By McGuire, Stryker
Brown, Gordon (British politician)--Foreign policy
Major, John--Political activity
Blair, Tony--Political activity
Labour Party (United Kingdom)--Political activity
United Kingdom--Political aspects
British foreign relations--Political aspects
Byline: Stryker McGuire
When future British historians look back at these times, they may see a few similarities between John Major and Gordon Brown. Today, the 54-year-old Brown is chancellor of the Exchequer--the job Major held until he gained the post of prime minister, replacing the larger-than-life Margaret Thatcher in 1990. Now Brown seems poised to follow the same route, taking over from present-day Britain's dominant politician: Prime Minister Tony Blair.
Brown can only hope the analogies end there. Major spent seven competent but colorless years in office. One of Brown's closest allies, a man who doesn't want his name publicly attached to a disparaging remark about the former prime minister, recalls being in the United States during the Major years: "Everybody there thought Thatcher was still prime minister."
Brown has excellent odds of avoiding such humiliation. A formidable politician in his own right, he and Blair have made up the most successful and durable chancellor-prime minister team in British history. Sometime before 2009, when the next election is expected, Brown will take over from his boss, who has vowed not to run for a fourth term. (Brown's camp is betting on a handover in 2007.) It may be quite an adjustment for Americans--and not only for George W. Bush, who regards Blair as his most loyal and powerful ally in Europe. Anyone accustomed to Blair's rhetorical skill and well-tailored presence will find Brown a very different sort of leader.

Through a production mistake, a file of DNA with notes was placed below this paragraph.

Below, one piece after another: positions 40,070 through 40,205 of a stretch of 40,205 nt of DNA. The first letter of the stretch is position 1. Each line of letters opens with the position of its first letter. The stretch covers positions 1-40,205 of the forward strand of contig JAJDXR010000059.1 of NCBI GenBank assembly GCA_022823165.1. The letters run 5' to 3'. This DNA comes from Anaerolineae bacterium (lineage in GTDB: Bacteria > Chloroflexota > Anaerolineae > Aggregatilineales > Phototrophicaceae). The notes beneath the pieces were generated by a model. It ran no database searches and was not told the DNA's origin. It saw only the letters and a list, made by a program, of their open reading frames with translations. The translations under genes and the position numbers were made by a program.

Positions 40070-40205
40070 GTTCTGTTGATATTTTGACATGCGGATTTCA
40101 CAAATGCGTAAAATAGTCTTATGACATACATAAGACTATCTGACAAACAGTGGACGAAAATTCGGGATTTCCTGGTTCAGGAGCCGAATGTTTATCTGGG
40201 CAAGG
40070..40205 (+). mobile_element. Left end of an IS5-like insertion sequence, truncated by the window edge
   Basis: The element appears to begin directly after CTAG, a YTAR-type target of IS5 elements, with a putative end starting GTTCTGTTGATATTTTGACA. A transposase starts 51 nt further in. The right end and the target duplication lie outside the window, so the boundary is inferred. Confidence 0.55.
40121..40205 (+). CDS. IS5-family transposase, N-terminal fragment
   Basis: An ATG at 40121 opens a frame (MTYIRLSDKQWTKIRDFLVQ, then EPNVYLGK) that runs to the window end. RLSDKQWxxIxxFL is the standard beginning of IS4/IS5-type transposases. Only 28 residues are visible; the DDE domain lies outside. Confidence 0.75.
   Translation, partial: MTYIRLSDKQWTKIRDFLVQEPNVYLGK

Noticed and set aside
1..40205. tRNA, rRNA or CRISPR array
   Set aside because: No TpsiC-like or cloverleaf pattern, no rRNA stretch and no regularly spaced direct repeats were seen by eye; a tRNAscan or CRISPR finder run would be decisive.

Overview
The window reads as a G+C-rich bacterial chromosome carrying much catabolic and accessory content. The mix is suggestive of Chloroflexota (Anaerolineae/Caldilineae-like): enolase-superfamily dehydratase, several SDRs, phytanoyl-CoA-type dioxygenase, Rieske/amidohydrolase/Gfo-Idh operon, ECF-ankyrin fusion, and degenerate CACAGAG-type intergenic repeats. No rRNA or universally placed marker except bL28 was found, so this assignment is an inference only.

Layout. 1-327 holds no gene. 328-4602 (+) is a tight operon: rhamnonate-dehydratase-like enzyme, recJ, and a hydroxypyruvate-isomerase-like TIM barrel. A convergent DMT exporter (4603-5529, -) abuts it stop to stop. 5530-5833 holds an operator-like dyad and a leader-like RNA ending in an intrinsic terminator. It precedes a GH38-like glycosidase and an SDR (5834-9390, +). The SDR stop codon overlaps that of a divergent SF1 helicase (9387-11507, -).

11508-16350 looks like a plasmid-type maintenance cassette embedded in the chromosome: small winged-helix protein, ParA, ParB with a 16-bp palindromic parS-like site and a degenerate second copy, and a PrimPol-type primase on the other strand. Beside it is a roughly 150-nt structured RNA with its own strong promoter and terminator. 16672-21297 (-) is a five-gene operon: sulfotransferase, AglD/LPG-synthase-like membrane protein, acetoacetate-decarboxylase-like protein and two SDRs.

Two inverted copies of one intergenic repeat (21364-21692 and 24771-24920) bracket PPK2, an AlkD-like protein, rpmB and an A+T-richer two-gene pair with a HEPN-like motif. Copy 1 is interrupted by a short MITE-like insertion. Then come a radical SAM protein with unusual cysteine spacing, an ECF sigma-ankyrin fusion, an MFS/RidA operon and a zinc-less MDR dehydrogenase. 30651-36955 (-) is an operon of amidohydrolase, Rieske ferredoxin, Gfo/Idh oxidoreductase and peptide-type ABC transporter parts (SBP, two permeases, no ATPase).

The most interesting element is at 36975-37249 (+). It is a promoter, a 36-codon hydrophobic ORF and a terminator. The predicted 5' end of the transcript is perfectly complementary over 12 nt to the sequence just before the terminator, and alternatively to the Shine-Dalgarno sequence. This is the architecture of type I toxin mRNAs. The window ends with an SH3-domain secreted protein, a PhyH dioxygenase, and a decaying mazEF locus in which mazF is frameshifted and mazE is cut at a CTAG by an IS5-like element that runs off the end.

Brown is a powerful orator himself, if less theatrical than Blair. He grew up in a modest, austere home as the son of a Church of Scotland minister. In his trademark rumpled suits and drooping socks, he exudes the no-nonsense, bulldog mien of the rugby player he once was (a kick to the head in high school cost him his sight in one eye). His reputation for dourness is not entirely deserved; the adjective has stuck partly because he's a Scot and partly because he has spent the last eight years in charge of the Treasury, and therefore isn't supposed to have a sense of humor.
His skills as a statesman remain to be seen. Blair and Brown have markedly different political styles. Blair is generally viewed as relatively intuitive, while Brown is more intellectual and strategic. Someone who admires and has worked with both men (and who doesn't want to offend either of them) has told friends that the differences can be summed up as follows: Blair reads pamphlets; Brown reads books.
Less ardently pro-Europe than Blair, Brown considers himself an "Atlanticist"-- a great believer in close U. …